Not Worth the Weight

December 4, 2018

It’s common for young football players to intentionally try to gain weight for their sport. However, according to a recent study in the American Journal of Medicine, this practice may put them at risk for health problems later in life.

Instead of looking at how extra weight can put more stress on a player’s bones and joints, the study focused on the long-term health effects of gaining weight. It found that football players who gained weight between the end of high school and the end of their playing careers were at an increased risk of developing several major health problems, including heart disease, sleep apnea, brain or cognitive impairment, and metabolic concerns, such as diabetes.

“This actually looked at gaining weight intentionally at a younger age and how it can affect you down the road—that there can be ramifications that aren’t always taken into consideration when someone gains weight at a younger age,” Todd Grime, MD, a sports medicine physician at OrthoCincy’s Orthopaedic Urgent Care in Ohio, told Local12.com.

For certain players, especially those who play on the offensive or defensive line, bulking up can be one of the primary ways they try to get an edge over their opponent. But this new study cautions coaches and players about the potential consequences of this practice, many of which might not be noticed until the player is much older.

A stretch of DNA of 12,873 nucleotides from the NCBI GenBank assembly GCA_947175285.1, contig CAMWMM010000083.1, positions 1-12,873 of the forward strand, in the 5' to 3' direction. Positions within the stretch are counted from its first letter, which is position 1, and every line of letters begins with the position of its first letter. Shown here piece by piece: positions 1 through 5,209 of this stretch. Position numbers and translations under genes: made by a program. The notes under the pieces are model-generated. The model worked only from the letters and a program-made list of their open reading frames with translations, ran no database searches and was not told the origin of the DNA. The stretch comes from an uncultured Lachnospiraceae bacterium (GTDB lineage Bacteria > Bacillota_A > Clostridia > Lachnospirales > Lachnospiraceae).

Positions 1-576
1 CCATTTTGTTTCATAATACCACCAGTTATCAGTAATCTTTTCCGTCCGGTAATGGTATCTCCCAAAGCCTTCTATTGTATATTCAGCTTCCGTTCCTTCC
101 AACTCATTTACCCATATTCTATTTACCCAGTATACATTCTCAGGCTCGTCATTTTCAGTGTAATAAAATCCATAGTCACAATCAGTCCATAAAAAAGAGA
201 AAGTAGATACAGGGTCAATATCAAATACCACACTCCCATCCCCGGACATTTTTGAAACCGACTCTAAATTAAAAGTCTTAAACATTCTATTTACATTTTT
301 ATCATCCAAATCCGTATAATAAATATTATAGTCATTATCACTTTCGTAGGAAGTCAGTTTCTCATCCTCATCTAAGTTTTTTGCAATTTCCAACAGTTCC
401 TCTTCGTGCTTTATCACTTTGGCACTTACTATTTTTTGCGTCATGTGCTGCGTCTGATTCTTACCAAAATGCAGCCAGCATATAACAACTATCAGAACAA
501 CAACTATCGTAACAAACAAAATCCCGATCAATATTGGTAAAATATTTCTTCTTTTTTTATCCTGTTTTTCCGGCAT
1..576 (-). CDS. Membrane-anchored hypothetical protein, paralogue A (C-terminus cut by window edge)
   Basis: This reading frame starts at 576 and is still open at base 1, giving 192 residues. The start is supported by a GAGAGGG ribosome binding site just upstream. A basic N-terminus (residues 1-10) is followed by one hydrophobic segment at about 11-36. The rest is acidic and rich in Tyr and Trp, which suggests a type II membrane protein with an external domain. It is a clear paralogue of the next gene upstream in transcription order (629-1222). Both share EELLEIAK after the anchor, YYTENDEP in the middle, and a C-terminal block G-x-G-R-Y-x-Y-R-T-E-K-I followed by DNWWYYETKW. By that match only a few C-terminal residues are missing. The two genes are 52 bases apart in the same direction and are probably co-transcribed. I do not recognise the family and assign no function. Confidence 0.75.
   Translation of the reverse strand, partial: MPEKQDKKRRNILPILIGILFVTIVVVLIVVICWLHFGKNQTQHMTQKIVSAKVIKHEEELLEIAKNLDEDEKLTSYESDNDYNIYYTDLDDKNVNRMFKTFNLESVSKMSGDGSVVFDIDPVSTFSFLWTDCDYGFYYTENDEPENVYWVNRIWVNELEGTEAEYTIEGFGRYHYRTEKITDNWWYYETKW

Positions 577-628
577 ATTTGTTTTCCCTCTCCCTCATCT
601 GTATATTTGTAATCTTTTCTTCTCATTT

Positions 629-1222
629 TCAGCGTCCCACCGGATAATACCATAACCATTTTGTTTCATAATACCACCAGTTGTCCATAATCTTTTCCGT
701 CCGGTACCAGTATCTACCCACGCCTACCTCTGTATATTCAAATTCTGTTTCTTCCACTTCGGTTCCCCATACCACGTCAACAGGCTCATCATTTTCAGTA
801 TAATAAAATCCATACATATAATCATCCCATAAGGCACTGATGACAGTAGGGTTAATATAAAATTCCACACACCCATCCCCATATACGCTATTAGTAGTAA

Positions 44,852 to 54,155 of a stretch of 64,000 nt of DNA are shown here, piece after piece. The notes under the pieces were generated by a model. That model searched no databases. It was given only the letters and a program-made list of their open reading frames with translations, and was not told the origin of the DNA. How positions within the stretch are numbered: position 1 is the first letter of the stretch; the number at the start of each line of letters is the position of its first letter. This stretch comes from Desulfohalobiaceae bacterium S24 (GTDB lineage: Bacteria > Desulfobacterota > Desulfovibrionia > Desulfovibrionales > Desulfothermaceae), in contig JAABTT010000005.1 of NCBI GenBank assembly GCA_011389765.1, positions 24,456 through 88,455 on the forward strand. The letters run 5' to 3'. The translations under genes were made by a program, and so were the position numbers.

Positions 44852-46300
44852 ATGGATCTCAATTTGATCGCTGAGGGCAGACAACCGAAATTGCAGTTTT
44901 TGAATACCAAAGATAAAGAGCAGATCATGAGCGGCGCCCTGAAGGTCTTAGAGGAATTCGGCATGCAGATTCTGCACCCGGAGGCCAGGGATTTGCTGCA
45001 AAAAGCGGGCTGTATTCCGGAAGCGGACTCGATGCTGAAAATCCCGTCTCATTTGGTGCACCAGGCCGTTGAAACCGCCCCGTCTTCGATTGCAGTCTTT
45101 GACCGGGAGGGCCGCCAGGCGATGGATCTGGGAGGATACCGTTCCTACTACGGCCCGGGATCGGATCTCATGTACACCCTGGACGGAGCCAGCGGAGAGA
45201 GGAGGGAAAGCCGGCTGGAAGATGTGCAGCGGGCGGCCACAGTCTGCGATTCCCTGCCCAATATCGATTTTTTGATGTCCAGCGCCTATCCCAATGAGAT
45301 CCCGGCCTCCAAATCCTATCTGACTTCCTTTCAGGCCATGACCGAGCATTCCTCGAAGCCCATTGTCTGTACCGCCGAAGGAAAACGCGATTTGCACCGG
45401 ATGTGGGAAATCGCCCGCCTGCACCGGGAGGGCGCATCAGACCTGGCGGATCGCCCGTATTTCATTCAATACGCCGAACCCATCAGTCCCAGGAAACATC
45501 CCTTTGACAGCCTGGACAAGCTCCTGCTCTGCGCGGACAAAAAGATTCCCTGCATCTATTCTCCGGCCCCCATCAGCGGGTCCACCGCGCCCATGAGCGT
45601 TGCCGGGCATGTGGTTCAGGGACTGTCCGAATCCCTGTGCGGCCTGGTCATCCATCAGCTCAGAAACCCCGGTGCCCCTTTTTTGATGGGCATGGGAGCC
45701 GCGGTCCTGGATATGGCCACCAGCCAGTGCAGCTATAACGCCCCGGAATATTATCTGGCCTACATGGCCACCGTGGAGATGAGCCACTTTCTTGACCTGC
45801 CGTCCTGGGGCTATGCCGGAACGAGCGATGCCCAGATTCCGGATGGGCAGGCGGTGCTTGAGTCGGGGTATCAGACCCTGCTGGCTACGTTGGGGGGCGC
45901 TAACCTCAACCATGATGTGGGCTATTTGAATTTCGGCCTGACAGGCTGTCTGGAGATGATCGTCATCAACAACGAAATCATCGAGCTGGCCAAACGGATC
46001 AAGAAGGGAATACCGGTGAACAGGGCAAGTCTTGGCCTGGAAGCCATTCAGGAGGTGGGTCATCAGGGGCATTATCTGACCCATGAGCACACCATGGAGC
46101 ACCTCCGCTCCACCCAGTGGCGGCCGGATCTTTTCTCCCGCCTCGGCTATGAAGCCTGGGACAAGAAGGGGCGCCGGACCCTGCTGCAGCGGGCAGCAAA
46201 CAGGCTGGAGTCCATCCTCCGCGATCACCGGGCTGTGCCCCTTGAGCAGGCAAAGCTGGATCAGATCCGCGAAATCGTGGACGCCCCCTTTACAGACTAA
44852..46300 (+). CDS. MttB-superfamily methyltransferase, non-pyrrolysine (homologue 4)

“You know, unfortunately, that’s part of our society now: If a little bit is good, a lot is better. And that’s not necessarily the case,” said Dr. Grime, who was not involved in the study.

The researchers who conducted the study looked at 3,500 football players who bulked up while playing in high school and college before going on to play professionally. They found that for every 10 pounds the players gained since their early years of playing, heart disease risk increased nearly 15 percent by the time they reached the age of 50.

Perhaps one contributing factor for this result is that unhealthy eating habits can be covered up during a player’s career, since they are extremely physically active and burning a lot of calories. But once they stop playing, the effects of these eating habits start to become clear.

Dr. Grime hopes the findings from this study will help guide players toward a better approach to eating.

“Gaining weight in high school or college doesn’t necessarily have to be a permanent thing,” he said. “If we’re just counseling them that there are ramifications down the road when your playing days are over, that getting down to a healthy weight is something that you’re going to want to think about.”

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